Shipping a new product is hard. Doing so under tight time constraints is even harder. It’s no different for data-centric products. Whether it’s a forecast, a classification tool, or a dashboard, you may find yourself in a situation where you need to ship a new data product in a seemingly impossible timeline.
Shopify’s Data Science team has certainly found itself in this situation more than a few times over the years. Our team focuses on creating data products that support our merchants’ entrepreneurial journeys, from their initial interaction with Shopify, to their first sale, and throughout their growth journey on the platform. Commerce is a fast changing industry, which means we have to build and ship fast to ensure we’re providing our merchants with the best tools to help them succeed.
Along the way, our team learned a few key lessons for shipping data products quickly, while maintaining focus and getting things done efficiently—but also done right. Below are four tips that are proven to help you ship new products fast.
1. Utilize Design Sprints
Investing time in a design sprint pays off down the line as you approach deadlines. The design sprint (created by Google Ventures) is “a process for answering critical business questions through design, prototyping and testing ideas with customers.” Sprints are great for getting a new data product off the ground quickly because they carve out specific time blocks and resources for you and your team to work on a problem. The Shopify Data Science teams make sprints a common practice, especially when we’re under a tight deadline. When setting up new sprints, here are the steps we like to take:
- Choose an impactful problem to tackle. We focus on solving problems for our merchants, but in order to do that, we first have to uncover what those problems are by asking questions. What is the problem we’re trying to solve? Why are we solving this problem? Asking questions empowers you to find a problem worth tackling, identify the right technical solution and ultimately drive impact.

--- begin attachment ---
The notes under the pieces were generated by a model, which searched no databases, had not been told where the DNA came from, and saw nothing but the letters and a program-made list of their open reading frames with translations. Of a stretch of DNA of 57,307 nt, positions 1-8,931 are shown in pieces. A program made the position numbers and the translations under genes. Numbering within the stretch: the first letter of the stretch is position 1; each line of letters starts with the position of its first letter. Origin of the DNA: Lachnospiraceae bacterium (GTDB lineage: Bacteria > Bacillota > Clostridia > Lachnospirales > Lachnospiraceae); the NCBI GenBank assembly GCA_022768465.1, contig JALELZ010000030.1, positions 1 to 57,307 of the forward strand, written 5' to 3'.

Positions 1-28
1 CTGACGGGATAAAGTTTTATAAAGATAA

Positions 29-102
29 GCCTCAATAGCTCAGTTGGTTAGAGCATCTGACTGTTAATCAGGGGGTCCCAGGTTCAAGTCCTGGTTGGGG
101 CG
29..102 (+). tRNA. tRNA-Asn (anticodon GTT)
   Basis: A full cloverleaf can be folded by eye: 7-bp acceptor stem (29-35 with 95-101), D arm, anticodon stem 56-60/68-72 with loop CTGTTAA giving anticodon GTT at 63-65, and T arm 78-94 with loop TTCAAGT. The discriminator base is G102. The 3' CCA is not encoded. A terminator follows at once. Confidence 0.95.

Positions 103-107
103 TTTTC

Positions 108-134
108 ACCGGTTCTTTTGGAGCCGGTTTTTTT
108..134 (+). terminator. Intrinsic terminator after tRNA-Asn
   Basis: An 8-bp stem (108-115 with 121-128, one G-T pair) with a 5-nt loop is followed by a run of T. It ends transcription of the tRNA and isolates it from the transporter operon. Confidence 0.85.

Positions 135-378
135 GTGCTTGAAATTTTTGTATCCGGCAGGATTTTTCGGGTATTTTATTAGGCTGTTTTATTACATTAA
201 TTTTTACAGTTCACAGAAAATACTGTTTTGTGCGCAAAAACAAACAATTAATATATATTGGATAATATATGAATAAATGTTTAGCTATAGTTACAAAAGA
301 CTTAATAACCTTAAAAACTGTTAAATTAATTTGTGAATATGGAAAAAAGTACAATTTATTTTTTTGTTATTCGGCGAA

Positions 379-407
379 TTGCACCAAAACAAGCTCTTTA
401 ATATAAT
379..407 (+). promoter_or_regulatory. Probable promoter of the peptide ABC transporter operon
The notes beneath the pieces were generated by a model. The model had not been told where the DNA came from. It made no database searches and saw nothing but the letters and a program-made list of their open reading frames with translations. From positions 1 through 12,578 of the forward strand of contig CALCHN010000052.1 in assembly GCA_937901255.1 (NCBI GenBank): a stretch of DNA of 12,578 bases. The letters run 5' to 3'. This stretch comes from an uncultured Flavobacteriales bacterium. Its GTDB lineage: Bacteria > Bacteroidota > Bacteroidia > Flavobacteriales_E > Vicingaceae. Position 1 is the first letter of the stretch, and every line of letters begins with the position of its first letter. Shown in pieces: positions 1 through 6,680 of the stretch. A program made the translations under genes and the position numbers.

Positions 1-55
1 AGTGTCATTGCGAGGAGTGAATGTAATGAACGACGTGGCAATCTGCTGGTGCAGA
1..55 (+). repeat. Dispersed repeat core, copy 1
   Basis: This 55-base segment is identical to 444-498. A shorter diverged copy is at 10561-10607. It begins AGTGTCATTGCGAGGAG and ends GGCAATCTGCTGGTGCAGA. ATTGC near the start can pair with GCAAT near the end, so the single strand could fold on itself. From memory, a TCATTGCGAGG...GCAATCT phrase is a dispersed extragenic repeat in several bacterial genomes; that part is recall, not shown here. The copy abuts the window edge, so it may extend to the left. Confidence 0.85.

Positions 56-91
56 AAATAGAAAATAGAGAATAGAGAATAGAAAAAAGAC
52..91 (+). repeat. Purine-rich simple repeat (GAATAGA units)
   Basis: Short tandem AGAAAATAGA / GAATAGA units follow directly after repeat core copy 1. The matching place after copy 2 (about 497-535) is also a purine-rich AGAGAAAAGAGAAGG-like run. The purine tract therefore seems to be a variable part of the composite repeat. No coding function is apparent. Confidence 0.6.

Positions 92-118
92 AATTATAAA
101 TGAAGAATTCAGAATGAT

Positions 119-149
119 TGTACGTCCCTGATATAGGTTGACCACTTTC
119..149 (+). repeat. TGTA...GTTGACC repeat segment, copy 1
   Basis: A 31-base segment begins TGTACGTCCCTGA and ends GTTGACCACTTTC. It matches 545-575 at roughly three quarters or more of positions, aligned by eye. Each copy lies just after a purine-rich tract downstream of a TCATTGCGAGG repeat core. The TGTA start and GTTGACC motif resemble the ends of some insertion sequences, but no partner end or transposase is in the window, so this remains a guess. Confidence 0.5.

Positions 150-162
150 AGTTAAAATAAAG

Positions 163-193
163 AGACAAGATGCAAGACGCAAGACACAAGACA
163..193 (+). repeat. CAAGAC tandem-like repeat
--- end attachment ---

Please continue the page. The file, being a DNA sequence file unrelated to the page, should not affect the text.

- Assemble a small sprint team: Critical to the success of any sprint is assembling a small team (no more than 6 or 7) of highly motivated individuals. Why a small team? It’s easier to stay aligned in a smaller group due to better communication and transparency, which means it’s easier to move fast.
- Choose a sprint Champion: This individual should be responsible for driving the direction of the project and making decisions when needed (should we use solution A or B?). Assigning a Champion helps remove ambiguity and allow the rest of the team to focus their energy on solving the problem in front of them.
- Set your sprint dates: Timeboxing is one of the main reasons why sprints are so effective. By setting fixed dates, you're committing your team to focus on shipping on a precise timeline. Typically, a sprint lasts up to five days. However, the timeline can be shortened based on the size of the project (for example, three days is likely enough time for creating the first version of a dashboard that follows the impact of COVID-19 on the business’s acquisition funnel).